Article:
A local citizens’ initiative to set aside a mountainous corner of Switzerland as the country’s second national park could fail to win support at the very level it began, the grassroots.
A couple of chickens cross the road in Hinterrhein, the last village on the road up to the San Bernardino alpine pass in the southeast. Otherwise, all is quiet. The sign on the Bachhuus Chäller restaurant says ‘open’ but no guests appear to be inside.
Many Swiss towns and cities, from Geneva to Zurich, are full to bursting with housing at a premium but villages like Hinterrhein have trouble stopping residents from moving away. The village has lost a third of its population in the last ten years. Most of the 69 remaining are farmers.
It’s a clear, icy evening when a few dozen people from the village and neighbouring communes gather inside a large wooden shed on Hinterrhein’s outskirts. The promoters of Parc Adula have spent weeks visiting and lobbying the residents of the surrounding valleys to support the idea of setting up the new national park on their doorstep. A majority of voters in at least 13 of the 17 communes must say yes if it’s to go ahead.
Not just winning or losing
“It’s not just about winning or losing a vote,” declares Hinterrhein’s mayor, Georg Trepp, at the beginning of the evening, “it’s about our future!”. He’s convinced that once declared a national park, Parc Adula’s farmers will have an easier time marketing their produce, which in turn will stop the exodus from the villages.
But there is significant opposition among locals, who fear national park regulations will impose too many restrictions on their lives. One person who is in favour of the park’s creation is not afraid to acknowledge that environmental organisations could use every legal means at their disposal to stop any new construction, even that of a barn.
The promoters have come prepared to counter such arguments. The president of the pro Adula association, Fabrizio Keller, explains that the new park won’t be placed in the same ‘hands off’ nature reserve category as Switzerland’s only existing park. Keller says only the core zone will be given absolute protection. Inhabitants will for the most part be able to go about their business as usual in the outer, larger zone.
The project initiators are at pains to emphasis that Parc Adula is a ‘bottom up’ project, not a plan decreed by the federal authorities.
It was in 2000 that the environmental organisation, Pro Natura, launched a competition to award CHF1 million ($1 million) to the founders of a second national park. Keller repeats this anecdote to the gathering, recalling how a few representatives from the local communes got together to discuss whether this could be the answer to the region’s problems.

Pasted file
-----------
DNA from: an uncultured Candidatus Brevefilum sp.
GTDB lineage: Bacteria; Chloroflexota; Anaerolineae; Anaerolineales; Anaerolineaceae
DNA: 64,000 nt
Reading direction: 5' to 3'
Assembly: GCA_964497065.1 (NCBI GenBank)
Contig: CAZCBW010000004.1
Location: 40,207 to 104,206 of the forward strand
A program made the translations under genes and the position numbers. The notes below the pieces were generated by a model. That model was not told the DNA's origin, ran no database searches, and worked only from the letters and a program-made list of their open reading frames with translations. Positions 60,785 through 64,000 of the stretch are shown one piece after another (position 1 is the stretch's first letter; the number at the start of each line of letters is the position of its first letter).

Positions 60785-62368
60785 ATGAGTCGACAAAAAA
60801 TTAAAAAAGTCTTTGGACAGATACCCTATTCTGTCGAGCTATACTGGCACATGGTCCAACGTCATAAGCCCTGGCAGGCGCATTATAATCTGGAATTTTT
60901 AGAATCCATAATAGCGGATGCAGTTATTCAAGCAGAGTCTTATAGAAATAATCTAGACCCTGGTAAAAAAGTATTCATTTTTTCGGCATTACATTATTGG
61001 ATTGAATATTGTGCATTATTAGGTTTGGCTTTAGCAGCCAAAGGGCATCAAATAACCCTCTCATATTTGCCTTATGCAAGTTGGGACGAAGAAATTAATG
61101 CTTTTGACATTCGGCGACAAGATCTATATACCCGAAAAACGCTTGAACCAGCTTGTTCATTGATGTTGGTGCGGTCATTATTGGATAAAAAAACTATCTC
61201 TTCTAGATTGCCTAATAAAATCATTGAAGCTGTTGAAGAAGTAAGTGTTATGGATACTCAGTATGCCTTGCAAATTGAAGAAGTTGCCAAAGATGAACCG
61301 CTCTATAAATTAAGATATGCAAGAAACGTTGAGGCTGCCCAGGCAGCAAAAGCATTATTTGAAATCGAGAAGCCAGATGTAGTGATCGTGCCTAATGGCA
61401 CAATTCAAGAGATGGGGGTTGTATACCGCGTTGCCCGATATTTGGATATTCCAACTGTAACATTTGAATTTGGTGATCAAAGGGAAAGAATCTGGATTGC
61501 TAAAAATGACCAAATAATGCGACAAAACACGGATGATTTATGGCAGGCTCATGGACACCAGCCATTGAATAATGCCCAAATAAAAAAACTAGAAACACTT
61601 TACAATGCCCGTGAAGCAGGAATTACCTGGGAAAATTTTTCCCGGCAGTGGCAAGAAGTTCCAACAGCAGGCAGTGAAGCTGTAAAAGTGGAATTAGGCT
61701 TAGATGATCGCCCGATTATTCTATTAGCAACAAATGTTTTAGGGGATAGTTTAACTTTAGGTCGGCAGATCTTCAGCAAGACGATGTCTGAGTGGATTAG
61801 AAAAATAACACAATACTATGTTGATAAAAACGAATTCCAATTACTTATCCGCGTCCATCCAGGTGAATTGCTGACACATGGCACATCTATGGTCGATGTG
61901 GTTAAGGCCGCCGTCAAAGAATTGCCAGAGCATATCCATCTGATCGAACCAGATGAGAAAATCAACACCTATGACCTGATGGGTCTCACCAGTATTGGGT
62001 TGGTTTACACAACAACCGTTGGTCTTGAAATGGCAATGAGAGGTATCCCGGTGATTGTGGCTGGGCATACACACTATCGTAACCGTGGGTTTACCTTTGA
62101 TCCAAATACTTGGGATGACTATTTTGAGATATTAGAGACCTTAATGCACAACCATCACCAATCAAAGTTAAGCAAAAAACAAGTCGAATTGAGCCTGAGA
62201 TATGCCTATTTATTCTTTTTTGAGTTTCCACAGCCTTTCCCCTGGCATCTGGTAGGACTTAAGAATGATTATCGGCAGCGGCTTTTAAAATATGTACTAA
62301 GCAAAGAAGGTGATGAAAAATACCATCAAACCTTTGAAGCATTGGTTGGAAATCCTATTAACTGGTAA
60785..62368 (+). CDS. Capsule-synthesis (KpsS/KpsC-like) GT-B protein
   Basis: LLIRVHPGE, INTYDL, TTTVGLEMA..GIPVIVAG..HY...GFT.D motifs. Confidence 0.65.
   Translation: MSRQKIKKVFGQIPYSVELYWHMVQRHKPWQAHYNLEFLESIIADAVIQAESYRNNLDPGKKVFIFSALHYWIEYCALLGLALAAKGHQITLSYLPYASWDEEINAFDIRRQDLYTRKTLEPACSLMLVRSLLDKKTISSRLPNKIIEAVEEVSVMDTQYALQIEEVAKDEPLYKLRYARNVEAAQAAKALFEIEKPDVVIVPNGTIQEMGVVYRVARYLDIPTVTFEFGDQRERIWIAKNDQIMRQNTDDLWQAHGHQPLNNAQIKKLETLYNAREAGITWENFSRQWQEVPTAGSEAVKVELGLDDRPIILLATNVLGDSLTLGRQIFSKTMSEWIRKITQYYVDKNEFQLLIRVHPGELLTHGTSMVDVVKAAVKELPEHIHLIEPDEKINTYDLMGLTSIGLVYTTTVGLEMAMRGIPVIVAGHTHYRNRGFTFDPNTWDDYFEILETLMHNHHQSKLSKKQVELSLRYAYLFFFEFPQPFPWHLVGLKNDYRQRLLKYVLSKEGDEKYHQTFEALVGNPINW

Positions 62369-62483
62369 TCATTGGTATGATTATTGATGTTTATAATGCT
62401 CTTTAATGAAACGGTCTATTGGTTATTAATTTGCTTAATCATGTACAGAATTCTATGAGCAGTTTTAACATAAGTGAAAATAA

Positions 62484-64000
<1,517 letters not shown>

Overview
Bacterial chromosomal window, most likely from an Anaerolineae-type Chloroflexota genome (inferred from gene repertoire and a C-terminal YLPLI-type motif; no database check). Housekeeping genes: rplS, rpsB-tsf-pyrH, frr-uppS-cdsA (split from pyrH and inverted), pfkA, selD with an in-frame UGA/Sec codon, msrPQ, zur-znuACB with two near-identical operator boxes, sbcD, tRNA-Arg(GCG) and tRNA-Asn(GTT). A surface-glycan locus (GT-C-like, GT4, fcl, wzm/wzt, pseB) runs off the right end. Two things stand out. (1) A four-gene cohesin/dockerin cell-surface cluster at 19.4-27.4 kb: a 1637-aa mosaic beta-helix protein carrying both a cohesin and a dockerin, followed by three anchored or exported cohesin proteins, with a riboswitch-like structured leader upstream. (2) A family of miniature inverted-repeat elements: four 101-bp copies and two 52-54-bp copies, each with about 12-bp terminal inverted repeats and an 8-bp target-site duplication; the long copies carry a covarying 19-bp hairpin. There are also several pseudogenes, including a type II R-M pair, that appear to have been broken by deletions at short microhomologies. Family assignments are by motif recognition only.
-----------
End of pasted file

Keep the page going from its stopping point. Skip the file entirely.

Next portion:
This small corner of the country is a miniature Switzerland. Even though there are only 16,000 inhabitants, they are from three of the country’s four language communities (German, Italian, Romansh) and the communes they live in are spread across two cantons.
The wheels of democracy turn slowly when so many communities and diverse groups are involved. It took 15 years just to agree the future park’s charter. When it was finally presented at a town hall meeting, it was met with more than 700 claims, petitions and motions.
In one case, a village requested that a small part of the park it administered be removed from the core zone. In another, the federal government intervened since an army shooting range was originally situated in this highly protected area. Some inhabitants demanded more hiking trails while there were calls by environmental groups and game wardens for fewer.
“We’re not selling our soul to the devil, nor to the WWF or Pro Natura,” says the Adula association president, in an attempt to allay fears and to emphasis that it will be the communes, and not the federal government, running the park. “We want to give the next generation a chance to stay here.”
No one asks for such basic information at the meeting – they’re too well prepared for that. Instead, they demand details: When will winter regulations for the park end and the ones for summer begin, is one example. “It will be change from year to year,” is the answer.
Another citizen would like to know how many jobs the park will create. Eighteen is the answer.
After an hour, all the questions have been fielded and the discussion continues informally over beer, wine and orange juice.
If a majority of citizens in at least 13 of 17 communes say yes when they go to the polls on November 27, the two cantons that will be impacted – Graubünden and Ticino – will submit a request to the federal authorities to recognise the new national park.
If approved, they will receive a licence to operate the park for ten years – with an extension requiring approval again at the ballot box. If voters say no this Sunday, then the communes that were in favour have the option of drafting a new proposal to be put before the people.
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Translated from German, swissinfo.ch